Amsteel to Tenex Halyard Splices
IntroductionNOTE: There are three variations that all would work. The main part of all three is Amsteel. The tail on the first is Tenex covered Amsteel. The second splices the Amsteel to the Tenex. The final one splices Amsteel to Sta-Set. The actual line used in the third is 1/8 inch Amsteel like you might use on a small boat. I used 3/16 Amsteel for my 36 foot boat.
Tenex over Amsteel
Tenex to Amsteel Splice
Amsteel to Sta-set Splice
- Replace wire halyard and wire winch with a normal winch and rope. The wire winch has its difficulties and is considered dangerous. Eliminating it was a main goal.
- Keep the low stretch properties of the 5/32 wire.
- Reduce weight aloft.
Constraints:I did not want to replace my masthead sheaves which have a grove for a 5/32 to 3/16 wire. It was therefore desirable to use some small diameter high strength line. 3/16 Amsteel is small enough and has stretch properties about the same as the 5/32 wire I am replacing so it is a perfect fit. It also "looks right".
The 3/16 Amsteel is too small to work with your hands. It is also too slick for a winch or a cleat. This means some kind of cover is required for the part of the halyard that goes over the winch on down to the end that you will be pulling on to hoist the sail. The standard approach would be to use a cover from a double braid that has a 3/16 core and replace the core with the Amsteel. For the case of 3/16 Amsteel, that wold be 5/16 which I judged to be too small. I decided to use a cover of 12 strand after seeing some Regatta Braid in the store. However, Regatta braid snags on everything so I didn't want to use it. I found Tenex, which is not marketed to marine. It is very inexpensive and coated so it does not snag. The finished halyard with the 3/16 core inside the 3/8 12 stand Tenex is about 7/16, a nice size for handling the halyard.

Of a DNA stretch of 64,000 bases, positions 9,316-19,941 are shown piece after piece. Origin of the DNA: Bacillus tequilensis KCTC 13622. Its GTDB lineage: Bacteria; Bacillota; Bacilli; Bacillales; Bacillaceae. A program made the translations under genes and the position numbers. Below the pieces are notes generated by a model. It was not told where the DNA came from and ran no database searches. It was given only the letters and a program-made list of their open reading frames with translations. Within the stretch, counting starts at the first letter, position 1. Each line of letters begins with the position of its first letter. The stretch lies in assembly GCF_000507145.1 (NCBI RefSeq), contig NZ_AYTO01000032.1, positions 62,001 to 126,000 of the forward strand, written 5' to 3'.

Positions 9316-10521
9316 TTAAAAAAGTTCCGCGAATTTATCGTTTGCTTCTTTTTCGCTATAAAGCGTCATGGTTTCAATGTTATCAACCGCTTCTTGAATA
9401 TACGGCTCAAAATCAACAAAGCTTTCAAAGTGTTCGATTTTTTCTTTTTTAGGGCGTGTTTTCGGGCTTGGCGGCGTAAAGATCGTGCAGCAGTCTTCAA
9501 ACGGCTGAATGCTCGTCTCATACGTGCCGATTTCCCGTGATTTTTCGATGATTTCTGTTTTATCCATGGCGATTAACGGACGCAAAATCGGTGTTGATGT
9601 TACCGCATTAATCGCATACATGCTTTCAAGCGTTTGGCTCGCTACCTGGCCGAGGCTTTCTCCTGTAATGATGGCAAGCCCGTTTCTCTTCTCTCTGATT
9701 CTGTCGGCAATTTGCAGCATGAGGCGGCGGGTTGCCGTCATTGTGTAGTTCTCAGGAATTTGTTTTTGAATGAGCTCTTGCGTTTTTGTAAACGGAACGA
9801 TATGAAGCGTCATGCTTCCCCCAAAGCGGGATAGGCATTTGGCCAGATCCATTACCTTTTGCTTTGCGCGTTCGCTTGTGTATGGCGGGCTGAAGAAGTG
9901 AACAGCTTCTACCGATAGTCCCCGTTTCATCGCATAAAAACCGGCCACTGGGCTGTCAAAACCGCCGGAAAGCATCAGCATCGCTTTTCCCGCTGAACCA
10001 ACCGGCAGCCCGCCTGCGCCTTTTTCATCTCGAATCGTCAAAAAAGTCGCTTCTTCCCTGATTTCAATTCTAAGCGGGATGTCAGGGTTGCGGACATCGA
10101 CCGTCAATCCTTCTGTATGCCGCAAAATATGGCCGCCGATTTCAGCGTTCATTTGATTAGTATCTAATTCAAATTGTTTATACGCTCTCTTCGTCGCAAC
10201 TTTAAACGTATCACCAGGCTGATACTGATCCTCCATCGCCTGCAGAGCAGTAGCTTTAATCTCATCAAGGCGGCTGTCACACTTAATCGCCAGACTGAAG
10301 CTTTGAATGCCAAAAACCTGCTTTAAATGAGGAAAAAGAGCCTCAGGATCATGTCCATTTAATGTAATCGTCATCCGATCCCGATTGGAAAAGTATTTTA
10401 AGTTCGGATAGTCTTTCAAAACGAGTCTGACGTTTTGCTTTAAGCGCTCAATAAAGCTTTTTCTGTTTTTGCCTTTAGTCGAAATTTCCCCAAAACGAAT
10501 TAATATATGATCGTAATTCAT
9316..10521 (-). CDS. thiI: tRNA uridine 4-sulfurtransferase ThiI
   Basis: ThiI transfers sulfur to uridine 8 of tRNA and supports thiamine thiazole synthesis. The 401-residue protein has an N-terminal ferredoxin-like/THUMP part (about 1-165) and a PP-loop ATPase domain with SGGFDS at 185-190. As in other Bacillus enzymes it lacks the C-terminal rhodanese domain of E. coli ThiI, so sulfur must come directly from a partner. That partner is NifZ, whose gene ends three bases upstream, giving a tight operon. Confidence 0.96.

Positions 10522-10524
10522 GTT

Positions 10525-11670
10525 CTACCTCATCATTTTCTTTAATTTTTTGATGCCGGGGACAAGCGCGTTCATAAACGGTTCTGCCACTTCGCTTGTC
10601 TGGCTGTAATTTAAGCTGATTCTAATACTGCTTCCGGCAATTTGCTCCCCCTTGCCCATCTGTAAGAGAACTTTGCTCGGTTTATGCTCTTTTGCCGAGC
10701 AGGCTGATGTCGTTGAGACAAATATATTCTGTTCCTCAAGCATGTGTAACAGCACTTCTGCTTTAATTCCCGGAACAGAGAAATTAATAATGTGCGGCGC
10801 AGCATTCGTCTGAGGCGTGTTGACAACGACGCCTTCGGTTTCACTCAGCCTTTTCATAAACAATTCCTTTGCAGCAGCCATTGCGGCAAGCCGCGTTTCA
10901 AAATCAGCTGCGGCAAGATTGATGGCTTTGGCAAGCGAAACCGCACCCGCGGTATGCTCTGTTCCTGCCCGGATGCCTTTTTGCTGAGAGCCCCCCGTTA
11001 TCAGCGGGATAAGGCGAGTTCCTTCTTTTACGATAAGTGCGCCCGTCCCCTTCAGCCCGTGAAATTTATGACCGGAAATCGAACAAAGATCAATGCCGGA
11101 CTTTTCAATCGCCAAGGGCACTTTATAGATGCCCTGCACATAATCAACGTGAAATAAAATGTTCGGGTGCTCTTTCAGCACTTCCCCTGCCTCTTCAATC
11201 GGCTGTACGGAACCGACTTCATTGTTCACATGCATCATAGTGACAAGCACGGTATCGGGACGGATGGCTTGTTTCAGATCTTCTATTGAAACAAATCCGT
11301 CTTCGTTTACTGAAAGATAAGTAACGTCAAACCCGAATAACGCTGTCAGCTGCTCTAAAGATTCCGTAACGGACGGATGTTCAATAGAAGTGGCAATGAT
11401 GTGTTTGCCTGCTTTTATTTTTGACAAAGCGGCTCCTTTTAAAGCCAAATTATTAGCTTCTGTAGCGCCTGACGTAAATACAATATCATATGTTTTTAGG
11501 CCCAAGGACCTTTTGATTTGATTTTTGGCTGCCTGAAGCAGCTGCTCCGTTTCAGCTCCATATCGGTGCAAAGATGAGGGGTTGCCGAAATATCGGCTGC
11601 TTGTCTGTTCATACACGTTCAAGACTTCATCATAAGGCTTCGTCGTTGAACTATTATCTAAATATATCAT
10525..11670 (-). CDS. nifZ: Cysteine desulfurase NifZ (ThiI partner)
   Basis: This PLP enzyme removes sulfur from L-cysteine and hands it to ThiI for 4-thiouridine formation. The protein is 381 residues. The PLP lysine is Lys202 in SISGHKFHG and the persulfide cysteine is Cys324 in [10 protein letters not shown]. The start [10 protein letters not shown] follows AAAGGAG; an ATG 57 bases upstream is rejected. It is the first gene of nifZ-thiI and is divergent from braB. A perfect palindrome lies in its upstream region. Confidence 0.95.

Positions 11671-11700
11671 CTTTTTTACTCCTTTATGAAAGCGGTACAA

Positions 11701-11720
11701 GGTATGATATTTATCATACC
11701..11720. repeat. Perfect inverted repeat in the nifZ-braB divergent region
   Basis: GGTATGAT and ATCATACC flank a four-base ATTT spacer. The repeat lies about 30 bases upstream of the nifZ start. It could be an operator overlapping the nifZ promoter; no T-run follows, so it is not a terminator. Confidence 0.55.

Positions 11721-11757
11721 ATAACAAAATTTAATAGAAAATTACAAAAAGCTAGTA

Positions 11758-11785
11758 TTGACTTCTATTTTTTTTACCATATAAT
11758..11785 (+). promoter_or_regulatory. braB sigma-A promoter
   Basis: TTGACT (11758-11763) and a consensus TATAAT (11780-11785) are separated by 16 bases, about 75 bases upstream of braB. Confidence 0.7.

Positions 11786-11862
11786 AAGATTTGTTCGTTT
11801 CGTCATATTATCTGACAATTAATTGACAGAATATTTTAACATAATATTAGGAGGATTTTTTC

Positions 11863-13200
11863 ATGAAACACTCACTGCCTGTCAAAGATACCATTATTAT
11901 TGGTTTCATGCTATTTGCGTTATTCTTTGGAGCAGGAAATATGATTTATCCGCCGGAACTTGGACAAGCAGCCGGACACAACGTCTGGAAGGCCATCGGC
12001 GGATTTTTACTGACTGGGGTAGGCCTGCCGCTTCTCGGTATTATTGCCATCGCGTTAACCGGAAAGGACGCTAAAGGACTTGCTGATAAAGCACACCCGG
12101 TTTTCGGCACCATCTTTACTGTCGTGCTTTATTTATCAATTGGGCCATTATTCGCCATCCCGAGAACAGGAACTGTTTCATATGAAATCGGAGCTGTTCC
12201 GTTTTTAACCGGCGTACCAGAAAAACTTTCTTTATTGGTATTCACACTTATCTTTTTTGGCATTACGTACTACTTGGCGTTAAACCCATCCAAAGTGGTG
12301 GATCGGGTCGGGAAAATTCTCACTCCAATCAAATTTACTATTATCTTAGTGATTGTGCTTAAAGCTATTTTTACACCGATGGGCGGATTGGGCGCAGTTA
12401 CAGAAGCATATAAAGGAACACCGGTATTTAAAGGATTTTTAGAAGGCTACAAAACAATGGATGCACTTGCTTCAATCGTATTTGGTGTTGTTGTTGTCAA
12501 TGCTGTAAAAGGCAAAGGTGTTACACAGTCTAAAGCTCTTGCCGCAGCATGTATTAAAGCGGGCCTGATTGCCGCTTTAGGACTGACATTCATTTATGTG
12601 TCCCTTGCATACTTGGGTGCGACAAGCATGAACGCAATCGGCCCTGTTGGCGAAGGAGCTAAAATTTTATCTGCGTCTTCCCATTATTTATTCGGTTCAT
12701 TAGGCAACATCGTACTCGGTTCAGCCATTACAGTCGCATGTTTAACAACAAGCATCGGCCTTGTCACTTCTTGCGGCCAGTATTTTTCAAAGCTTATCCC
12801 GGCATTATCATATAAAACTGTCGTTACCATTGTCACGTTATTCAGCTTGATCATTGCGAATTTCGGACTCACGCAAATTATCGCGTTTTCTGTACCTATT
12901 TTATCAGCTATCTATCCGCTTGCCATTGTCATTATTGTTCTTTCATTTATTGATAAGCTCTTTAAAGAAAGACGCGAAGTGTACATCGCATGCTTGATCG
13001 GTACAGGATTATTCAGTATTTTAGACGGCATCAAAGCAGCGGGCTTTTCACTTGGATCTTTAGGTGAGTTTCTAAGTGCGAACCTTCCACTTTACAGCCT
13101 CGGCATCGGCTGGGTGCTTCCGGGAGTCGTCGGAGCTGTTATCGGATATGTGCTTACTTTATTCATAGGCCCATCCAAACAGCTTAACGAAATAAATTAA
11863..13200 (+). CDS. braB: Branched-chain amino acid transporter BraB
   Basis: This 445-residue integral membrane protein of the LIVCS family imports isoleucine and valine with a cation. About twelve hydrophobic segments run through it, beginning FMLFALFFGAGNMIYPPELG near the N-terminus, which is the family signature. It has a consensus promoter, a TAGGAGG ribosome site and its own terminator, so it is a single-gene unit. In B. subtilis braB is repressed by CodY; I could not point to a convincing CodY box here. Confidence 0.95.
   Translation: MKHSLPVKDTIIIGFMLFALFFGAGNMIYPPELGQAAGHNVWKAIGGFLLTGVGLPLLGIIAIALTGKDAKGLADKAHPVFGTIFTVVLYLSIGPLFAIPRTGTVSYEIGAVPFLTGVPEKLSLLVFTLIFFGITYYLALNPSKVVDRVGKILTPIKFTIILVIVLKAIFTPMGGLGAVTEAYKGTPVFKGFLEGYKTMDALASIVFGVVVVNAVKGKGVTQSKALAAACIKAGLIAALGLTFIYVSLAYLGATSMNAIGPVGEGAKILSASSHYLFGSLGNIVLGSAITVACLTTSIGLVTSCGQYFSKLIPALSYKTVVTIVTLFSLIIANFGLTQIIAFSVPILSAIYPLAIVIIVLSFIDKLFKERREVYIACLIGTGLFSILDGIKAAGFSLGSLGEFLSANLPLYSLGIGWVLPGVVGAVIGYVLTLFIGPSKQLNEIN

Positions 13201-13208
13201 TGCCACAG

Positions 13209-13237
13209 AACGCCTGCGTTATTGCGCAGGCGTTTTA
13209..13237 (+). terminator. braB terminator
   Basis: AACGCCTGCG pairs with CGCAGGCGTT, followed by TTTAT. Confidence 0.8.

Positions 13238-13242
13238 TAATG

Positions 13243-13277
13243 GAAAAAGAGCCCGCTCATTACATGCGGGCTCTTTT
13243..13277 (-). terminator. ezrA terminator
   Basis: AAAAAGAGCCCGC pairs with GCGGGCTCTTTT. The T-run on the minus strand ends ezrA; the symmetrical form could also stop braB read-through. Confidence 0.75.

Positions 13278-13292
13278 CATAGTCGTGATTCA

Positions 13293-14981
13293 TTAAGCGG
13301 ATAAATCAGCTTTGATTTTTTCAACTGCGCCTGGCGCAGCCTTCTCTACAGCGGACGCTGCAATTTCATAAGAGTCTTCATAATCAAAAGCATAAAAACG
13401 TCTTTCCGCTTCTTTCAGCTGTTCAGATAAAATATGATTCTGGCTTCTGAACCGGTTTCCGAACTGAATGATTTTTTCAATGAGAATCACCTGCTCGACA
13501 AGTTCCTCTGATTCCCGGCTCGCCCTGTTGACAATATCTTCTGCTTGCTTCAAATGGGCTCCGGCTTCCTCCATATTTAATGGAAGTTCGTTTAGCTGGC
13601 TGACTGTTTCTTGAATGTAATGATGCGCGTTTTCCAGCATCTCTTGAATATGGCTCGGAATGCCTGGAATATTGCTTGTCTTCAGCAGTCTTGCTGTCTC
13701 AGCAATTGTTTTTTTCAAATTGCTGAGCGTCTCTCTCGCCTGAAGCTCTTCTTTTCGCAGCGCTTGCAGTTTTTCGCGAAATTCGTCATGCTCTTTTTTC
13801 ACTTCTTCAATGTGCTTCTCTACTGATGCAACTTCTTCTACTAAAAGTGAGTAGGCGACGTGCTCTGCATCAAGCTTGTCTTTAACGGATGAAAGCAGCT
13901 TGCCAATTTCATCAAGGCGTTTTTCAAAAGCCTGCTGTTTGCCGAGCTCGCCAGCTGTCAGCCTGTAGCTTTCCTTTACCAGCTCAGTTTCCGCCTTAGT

- The halyard goal was about 35 feet of bare Amsteel and 40 feet of covered Amsteel. I added 5 feet to each to be save and added 5 additional feet of cover for the shrinkage you get when the core is inserted.
- Thread the 3/16 Amsteel inside the 3/8 Tenex. Lock stitch the end and milk the cover tight over the Amsteel.
- About 6 inches down from where the joining splice will be, lock stitch the assembly and whip over about an inch. The end of this will be the splice location.
- Cut every other strand of Tenex leaving 6 strands.
- Using a splicing wand, pull the 6 strands of Tenex through the Amsteel core and out about 9 inches away.
- Taper the Tenex.
- Pull the Amsteel over the tapered strands burying it.
- Whip the Amsteel part of the splice.
- Form a Brummel splice for the halyard shackle using the method here
- Test the length and adjust the position of the Brummel splice to fit.
First picture if of just the first whipping and the bury of the 6 strands of Tenex inside the Amsteel. The entire area was whipped and that is shown in the second picture.
Variation - Splice #2
I built a second splice that did not have the Amsteel go all the way to the end. This changes the tail from 7/16 to 3/8. That has pluses and minuses. A bit harder to grasp, a little easier to coil.